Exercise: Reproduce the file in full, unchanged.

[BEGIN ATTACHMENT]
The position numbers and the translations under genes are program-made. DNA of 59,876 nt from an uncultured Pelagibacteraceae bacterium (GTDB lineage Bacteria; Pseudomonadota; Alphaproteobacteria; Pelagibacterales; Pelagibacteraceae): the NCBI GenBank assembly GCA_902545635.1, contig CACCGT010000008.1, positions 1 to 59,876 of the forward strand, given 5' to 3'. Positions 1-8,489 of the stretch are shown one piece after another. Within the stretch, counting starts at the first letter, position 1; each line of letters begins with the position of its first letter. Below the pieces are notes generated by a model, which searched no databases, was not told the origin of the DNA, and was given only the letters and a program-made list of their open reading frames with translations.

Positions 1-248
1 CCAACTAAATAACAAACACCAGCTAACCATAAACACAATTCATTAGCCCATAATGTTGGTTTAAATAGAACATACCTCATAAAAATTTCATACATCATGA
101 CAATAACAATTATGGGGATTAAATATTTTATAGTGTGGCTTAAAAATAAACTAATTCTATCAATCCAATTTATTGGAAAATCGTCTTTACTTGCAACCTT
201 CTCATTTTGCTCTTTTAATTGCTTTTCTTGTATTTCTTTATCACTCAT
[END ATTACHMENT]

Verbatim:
The position numbers and the translations under genes are program-made. DNA of 59,876 nt from an uncultured Pelagibacteraceae bacterium (GTDB lineage Bacteria; Pseudomonadota; Alphaproteobacteria; Pelagibacterales; Pelagibacteraceae): the NCBI GenBank assembly GCA_902545635.1, contig CACCGT010000008.1, positions 1 to 59,876 of the forward strand, given 5' to 3'. Positions 1-8,489 of the stretch are shown one piece after another. Within the stretch, counting starts at the first letter, position 1; each line of letters begins with the position of its first letter. Below the pieces are notes generated by a model, which searched no databases, was not told the origin of the DNA, and was given only the letters and a program-made list of their open reading frames with translations.

Positions 1-248
1 CCAACTAAATAACAAACACCAGCTAACCATAAACACAATTCATTAGCCCATAATGTTGGTTTAAATAGAACATACCTCATAAAAATTTCATACATCATGA
101 CAATAACAATTATGGGGATTAAATATTTTATAGTGTGGCTTAAAAATAAACTAATTCTATCAATCCAATTTATTGGAAAATCGTCTTTACTTGCAACCTT
201 CTCATTTTGCTCTTTTAATTGCTTTTCTTGTATTTCTTTATCACTCAT